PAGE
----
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Memorial Address: Hilary Jenkinson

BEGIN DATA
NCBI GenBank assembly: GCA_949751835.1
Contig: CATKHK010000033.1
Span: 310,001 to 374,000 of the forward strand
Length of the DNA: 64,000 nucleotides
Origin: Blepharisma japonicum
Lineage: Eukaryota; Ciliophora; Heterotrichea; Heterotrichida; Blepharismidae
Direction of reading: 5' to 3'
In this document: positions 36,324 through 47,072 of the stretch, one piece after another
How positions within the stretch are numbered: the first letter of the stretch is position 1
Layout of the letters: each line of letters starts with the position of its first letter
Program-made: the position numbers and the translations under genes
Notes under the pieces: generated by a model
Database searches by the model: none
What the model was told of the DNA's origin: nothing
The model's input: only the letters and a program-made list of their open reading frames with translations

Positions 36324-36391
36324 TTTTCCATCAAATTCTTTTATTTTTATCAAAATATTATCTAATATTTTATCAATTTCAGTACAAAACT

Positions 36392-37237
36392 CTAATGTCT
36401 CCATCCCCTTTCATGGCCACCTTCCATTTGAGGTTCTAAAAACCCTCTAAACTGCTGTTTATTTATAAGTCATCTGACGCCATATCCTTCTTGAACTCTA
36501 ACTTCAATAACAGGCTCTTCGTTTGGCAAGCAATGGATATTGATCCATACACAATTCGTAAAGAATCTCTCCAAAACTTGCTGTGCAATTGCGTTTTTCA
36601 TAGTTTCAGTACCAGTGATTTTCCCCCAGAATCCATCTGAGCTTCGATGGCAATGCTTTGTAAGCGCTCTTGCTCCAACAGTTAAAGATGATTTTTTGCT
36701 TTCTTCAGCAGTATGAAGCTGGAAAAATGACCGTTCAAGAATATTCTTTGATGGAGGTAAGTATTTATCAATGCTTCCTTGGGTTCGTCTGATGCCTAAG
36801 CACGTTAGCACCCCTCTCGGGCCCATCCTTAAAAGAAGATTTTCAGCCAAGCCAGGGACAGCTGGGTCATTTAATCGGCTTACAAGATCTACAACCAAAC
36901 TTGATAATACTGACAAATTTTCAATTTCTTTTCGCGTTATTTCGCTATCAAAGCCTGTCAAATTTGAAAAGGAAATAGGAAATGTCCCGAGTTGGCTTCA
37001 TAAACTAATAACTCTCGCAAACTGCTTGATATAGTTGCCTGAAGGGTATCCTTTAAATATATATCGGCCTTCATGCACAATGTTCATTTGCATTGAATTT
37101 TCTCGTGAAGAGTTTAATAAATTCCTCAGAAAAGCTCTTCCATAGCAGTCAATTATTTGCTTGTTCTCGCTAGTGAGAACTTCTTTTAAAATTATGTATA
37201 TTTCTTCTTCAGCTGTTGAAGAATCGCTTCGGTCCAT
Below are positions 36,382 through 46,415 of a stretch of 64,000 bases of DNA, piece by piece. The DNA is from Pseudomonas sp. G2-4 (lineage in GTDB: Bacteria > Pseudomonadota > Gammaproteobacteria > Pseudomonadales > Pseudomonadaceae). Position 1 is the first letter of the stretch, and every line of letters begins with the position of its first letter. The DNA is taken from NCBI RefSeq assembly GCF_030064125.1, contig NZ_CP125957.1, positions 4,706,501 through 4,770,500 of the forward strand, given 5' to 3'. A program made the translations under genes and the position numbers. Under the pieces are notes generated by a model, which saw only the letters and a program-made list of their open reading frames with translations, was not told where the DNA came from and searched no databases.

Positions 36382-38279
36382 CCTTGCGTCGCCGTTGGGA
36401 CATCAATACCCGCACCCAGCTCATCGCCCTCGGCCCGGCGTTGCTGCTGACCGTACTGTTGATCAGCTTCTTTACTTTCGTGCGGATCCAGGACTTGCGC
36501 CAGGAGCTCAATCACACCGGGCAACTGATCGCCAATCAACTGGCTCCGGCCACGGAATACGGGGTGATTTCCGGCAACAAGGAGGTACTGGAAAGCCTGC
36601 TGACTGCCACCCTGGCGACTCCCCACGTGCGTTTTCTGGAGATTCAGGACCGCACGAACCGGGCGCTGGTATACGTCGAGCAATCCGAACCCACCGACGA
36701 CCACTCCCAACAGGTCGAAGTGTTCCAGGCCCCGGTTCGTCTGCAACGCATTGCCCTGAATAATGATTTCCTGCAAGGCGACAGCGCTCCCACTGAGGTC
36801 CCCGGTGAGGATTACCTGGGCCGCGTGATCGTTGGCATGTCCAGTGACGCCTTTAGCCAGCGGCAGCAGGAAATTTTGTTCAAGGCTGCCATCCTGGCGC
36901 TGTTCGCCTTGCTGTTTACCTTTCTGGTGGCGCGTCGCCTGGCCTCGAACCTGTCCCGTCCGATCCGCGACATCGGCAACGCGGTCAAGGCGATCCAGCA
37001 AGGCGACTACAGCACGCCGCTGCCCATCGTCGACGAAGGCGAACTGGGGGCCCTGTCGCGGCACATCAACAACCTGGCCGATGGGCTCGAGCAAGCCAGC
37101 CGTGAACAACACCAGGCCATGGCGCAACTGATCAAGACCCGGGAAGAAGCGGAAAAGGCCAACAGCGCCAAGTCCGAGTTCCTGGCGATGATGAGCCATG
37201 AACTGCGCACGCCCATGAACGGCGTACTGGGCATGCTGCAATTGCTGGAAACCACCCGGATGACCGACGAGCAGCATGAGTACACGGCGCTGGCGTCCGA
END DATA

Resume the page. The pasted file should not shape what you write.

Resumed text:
<plain_text><page sequence="1">Memorial Addresses (i) SIR HILARY JENKINSON, C.B.E., LL.D., F.S.A. (President of the Jewish Historical Society of England, 1953-55) By Professor Norman Bentwich1 HILARY JENKINSON and I were at Cambridge together and were close friends, and we remained friends thereafter. I knew, too, his uncle who was Librarian of the University Library, and a friend of Solomon Schechter who spoke of him with reverence for his devotion to the study of manuscripts. Hilary must have inherited that love of ancient documents. For from his Cambridge days he was concentrated on one purpose, to reveal the treasures of history and knowledge hidden in ancient records and archives. From Cambridge he went straight to the Records Office, and made his way up in the hierarchy to be Deputy-Keeper?which means the Director of the office. He records that it was the reading of Joseph Jacobs' book, The Jews of Angevin England, that gave him the idea of what might be done by patient gleaning in the astonishing series of English records about the Jewish Exchequer of the Middle Ages. He records, too, that his predecessor at the Record Office was a famous Jewish scholar, Sir Francis Palgrave. By fortunate coincidence?one of his first official tasks of importance in the Record Office led him to the study of exclusively Jewish records of the community in England in the thirteenth century. He discovered that the Plea Rolls were largely records, not of legal suits, but of all kinds of transactions. And they contained memoranda which throw a flood of light on the Jewish social conditions. He wrote an article on his research, which appeared in the Transactions of our Society in 1912; and he was elected a member of the Council of the Society. Continuing his studies of the Plea Rolls, under the guidance of Dr. Israel Abrahams, then the Hon. Editor of the Society, he prepared for the Society a volume, the Calendar of the Plea Rolls of the Exchequer of the Jews preserved in the Record Office, Edward I 1275-1277. That was the third volume in the series, the first two having been edited by J. M. Rigg. It was published in 1929, and, sad to say, no further volume has been published since. With his abundant knowledge of records of all kinds his introduction is a mine of information on aspects of the life of medieval Jewish and Christian communities. He was elected a Vice-President of the Society, and then in 1955 President. In his presidential address he called on the Society to continue the work of scholarship, and urged that it would be a fitting memorial of the tercentenary of the Jewish resettle? ment in England to complete the series. Anglo-Jewry had a unique heritage of historical documents about the community. It was a privilege, but also a challenge. He reckoned that three more volumes of the Plea Rolls would be required, and for their publication a special fund, estimated then at ?6,000, should be raised. He suggested how the work should be done and offered generously to be the general editor. Unfortunately the work could not be put in hand at once, but his prodding did stimulate the Society after a few years to undertake it. We shall miss, however, his guiding hand. In his presidential address also he described his function as an archivist, "That office has the primary concern for the conservation and accessibility of documents 1 Delivered before the Jewish Historical Society of England on 26th April, 1961. 257</page><page sequence="2">258 MEMORIAL ADDRESSES in the interest of political, economic and social history." The archives are pieces of writing of all kinds, from official registers to the small notes which accumulate in the conduct of affairs. And their value is for the indirect and incidental information given on a mass of topics. Sir Hilary pointed out that the Jewish community in England had a rich store of archives, partly of the synagogues, schools, and charitable societies of all kinds and other institutions of the community, partly in the correspondence of the leading Jewish families, and partly in miscellaneous notes. The first thing to be done was to make a survey of the field, and to find a depository for the material. Here again he offered the benefit of his wide experience, and he suggested a large vista which would embrace the documents not only of this country and the British Commonwealth, but of the Jews of the European continent with whom English families were linked. Again his stimulus has led to action, and the Society's programme will for many years bear witness to his vision. He described the archivist as "the selfless devotee of Truth"; and the description is apt for him. The Jewish cornmunity, not only in England, holds in grateful memory the generous scholar who was constantly seeking ways of adding to knowledge of the past, and of breathing fresh life into buried archives.</page></plain_text>

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